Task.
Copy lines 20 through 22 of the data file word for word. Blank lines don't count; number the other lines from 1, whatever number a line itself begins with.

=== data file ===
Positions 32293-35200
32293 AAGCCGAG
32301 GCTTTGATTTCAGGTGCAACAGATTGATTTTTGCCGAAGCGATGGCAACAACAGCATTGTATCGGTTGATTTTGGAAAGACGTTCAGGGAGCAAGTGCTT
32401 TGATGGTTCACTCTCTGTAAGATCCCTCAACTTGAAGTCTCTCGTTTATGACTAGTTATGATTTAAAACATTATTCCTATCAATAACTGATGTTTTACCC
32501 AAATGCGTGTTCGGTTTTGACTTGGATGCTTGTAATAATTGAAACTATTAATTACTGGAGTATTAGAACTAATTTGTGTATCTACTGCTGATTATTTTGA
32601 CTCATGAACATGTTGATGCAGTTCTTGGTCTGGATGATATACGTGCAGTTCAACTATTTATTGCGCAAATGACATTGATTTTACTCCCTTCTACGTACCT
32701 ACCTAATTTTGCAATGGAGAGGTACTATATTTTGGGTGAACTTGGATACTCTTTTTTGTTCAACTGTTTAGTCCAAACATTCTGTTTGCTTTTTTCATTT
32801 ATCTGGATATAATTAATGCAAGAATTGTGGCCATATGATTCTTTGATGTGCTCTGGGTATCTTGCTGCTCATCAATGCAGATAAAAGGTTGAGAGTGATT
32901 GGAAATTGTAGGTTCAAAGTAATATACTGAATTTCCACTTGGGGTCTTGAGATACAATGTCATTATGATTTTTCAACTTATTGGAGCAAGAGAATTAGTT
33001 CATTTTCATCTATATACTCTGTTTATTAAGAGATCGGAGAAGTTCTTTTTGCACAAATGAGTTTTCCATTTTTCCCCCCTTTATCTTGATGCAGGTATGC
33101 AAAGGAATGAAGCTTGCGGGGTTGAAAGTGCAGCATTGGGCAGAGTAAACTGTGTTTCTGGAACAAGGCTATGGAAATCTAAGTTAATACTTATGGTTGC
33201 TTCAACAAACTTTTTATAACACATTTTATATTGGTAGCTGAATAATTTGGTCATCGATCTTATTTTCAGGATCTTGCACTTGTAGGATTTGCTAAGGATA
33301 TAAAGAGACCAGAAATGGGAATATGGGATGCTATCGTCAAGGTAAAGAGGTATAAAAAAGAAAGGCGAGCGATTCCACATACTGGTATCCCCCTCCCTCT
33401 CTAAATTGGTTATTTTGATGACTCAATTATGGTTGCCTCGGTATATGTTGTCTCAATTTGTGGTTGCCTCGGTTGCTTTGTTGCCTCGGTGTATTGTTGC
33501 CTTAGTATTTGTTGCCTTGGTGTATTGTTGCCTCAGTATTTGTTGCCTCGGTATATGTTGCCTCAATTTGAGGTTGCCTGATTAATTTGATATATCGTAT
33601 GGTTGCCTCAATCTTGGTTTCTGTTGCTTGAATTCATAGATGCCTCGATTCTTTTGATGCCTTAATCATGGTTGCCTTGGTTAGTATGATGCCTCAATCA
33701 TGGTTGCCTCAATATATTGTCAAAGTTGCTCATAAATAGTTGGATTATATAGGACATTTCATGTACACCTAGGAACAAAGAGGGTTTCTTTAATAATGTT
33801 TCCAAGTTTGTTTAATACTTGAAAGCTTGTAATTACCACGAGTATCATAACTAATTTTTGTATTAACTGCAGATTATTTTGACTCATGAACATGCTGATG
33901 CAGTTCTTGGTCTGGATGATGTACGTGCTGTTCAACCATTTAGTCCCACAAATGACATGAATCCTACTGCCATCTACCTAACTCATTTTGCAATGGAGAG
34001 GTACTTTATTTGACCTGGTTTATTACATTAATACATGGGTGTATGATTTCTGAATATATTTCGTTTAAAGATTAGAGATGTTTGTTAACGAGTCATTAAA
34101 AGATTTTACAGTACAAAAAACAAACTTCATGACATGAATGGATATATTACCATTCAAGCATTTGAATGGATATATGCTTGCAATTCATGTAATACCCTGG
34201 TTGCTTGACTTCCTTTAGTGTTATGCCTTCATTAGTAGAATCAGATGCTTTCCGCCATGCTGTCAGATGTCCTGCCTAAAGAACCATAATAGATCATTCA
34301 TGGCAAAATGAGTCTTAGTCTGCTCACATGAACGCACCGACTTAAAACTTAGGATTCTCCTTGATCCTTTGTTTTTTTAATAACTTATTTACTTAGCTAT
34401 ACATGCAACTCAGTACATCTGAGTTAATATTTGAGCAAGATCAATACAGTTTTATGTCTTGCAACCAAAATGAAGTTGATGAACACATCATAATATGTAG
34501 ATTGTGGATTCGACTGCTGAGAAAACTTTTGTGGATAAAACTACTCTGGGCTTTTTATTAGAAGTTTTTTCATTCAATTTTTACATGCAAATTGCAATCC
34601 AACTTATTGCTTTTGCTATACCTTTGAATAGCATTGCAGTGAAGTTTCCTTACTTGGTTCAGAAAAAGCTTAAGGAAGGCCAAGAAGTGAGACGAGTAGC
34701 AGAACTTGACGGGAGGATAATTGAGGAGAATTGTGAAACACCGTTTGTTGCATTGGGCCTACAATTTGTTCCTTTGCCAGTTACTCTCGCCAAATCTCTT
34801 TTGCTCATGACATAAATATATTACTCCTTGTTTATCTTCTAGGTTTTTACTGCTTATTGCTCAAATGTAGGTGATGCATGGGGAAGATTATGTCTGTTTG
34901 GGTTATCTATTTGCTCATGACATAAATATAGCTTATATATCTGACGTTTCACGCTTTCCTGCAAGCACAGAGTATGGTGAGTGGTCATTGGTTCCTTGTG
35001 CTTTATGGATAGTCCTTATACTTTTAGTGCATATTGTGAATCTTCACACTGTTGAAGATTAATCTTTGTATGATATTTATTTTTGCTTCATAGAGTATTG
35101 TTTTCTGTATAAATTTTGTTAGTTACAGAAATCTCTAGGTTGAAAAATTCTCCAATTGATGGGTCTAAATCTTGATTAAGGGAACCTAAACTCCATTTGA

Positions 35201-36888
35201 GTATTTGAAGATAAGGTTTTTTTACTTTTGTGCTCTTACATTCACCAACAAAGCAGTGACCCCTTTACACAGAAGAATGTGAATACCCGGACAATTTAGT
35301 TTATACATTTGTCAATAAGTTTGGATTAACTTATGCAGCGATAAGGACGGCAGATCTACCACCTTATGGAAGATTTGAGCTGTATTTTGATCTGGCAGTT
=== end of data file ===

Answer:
34001 GTACTTTATTTGACCTGGTTTATTACATTAATACATGGGTGTATGATTTCTGAATATATTTCGTTTAAAGATTAGAGATGTTTGTTAACGAGTCATTAAA
34101 AGATTTTACAGTACAAAAAACAAACTTCATGACATGAATGGATATATTACCATTCAAGCATTTGAATGGATATATGCTTGCAATTCATGTAATACCCTGG
34201 TTGCTTGACTTCCTTTAGTGTTATGCCTTCATTAGTAGAATCAGATGCTTTCCGCCATGCTGTCAGATGTCCTGCCTAAAGAACCATAATAGATCATTCA